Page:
Rikki Ducornet. Coffee House (Consortium, dist.), $15.95 trade paper (160p) ISBN 978-1-56689-440-1
Ducornet has made an estimable career mining often bizarre, horrifying, or otherwise unpredictable territory. This novel is perhaps her most accessible book, which she achieves without sacrificing the trademark fluidity of her language or her penchant for making heroes out of odd and unlikely figures. The hero is Stub, a damaged and orphaned teenager who hangs around a college campus, masquerading as a student named Charter Chase. He eats food he steals from houses and lives in the storage room of the library. There, Stub/Charter becomes the devoted reader of a reclusive and ignored philosopher named Verner Vanderloon, whose works of eccentric anthropology include Primates in Paradise and Cannibal Ways; Stub also becomes fascinated with Asthma, the child of a local history professor. In the singular and enchanted Asthma—who lectures her toys, speculates on the religious leanings of the beetles in her backyard, and renames Stub “Brightfellow”—Stub finds a dreamer like himself. After he is adopted by doddering professor emeritus William Sweetbriar, the two become a sort of ersatz family to the young imposter. But Stub is harboring secrets no one suspects, and just as the discovery of his charade comes to seem inevitable, his obsession with Asthma takes a darker turn. Ducornet has written the oddest of varsity novels, one that anchors its charming caprice, philosophical fancy, and thriller-like pace to the psychological horror that lurks just beyond childhood innocence. (July)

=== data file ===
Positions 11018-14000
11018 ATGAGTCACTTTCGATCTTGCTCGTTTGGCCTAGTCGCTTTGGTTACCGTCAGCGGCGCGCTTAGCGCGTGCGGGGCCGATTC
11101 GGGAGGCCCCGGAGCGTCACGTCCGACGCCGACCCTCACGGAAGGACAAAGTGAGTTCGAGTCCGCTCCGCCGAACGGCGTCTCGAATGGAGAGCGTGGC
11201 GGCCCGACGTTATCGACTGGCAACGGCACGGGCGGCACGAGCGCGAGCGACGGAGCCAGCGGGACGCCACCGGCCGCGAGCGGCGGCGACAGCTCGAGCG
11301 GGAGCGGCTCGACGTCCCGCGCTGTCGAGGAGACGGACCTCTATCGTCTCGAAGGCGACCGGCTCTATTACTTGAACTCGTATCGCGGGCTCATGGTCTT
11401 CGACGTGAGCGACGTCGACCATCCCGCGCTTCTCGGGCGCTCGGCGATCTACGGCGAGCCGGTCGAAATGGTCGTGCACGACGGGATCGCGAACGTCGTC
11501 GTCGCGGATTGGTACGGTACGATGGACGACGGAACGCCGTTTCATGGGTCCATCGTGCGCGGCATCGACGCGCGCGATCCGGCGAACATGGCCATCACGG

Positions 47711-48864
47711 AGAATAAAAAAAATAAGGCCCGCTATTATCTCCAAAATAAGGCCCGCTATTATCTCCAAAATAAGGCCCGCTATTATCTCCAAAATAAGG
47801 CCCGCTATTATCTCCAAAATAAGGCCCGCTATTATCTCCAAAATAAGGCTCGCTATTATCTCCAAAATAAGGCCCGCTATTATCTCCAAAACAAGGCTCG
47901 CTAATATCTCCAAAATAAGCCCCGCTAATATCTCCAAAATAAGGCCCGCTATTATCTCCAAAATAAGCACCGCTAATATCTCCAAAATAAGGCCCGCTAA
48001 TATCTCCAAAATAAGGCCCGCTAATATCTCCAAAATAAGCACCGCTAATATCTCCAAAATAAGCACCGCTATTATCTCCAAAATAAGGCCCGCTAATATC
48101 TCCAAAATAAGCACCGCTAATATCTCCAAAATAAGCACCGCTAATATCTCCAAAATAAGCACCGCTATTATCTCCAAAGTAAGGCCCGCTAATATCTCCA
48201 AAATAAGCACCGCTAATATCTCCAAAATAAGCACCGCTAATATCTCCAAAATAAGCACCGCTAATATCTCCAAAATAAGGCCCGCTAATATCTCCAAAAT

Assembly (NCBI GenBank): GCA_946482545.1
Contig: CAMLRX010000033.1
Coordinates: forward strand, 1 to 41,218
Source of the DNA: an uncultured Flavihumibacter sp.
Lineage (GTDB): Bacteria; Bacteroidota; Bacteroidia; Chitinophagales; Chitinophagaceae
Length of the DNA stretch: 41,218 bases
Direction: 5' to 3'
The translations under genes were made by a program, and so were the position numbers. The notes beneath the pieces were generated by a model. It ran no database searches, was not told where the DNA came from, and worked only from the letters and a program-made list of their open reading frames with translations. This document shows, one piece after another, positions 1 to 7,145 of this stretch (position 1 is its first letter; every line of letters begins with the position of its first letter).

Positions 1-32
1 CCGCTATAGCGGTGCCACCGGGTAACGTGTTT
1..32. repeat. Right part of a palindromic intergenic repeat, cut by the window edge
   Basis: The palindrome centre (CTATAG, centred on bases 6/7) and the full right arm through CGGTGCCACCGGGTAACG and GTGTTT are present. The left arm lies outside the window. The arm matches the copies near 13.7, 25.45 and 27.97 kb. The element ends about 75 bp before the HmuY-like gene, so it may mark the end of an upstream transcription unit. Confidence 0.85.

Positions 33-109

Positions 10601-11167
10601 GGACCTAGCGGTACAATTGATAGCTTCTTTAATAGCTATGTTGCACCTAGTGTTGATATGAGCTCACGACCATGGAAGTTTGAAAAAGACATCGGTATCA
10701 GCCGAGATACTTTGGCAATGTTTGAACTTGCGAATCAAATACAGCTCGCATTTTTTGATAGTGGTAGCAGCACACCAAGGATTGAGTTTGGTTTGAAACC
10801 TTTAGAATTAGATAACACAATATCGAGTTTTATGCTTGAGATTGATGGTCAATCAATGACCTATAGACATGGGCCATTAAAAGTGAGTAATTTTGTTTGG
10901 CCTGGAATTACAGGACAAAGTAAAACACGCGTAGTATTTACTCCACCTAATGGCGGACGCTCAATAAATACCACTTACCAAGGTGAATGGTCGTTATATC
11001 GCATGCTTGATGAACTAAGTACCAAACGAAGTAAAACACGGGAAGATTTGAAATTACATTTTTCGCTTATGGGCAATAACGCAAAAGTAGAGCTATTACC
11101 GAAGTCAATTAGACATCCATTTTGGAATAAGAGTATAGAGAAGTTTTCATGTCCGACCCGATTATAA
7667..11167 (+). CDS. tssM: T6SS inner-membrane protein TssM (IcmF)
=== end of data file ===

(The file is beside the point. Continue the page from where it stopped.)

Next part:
Reviewed on: 05/02/2016
Release date: 07/01/2016
Genre: Fiction
Open Ebook - 176 pages - 978-1-56689-441-8
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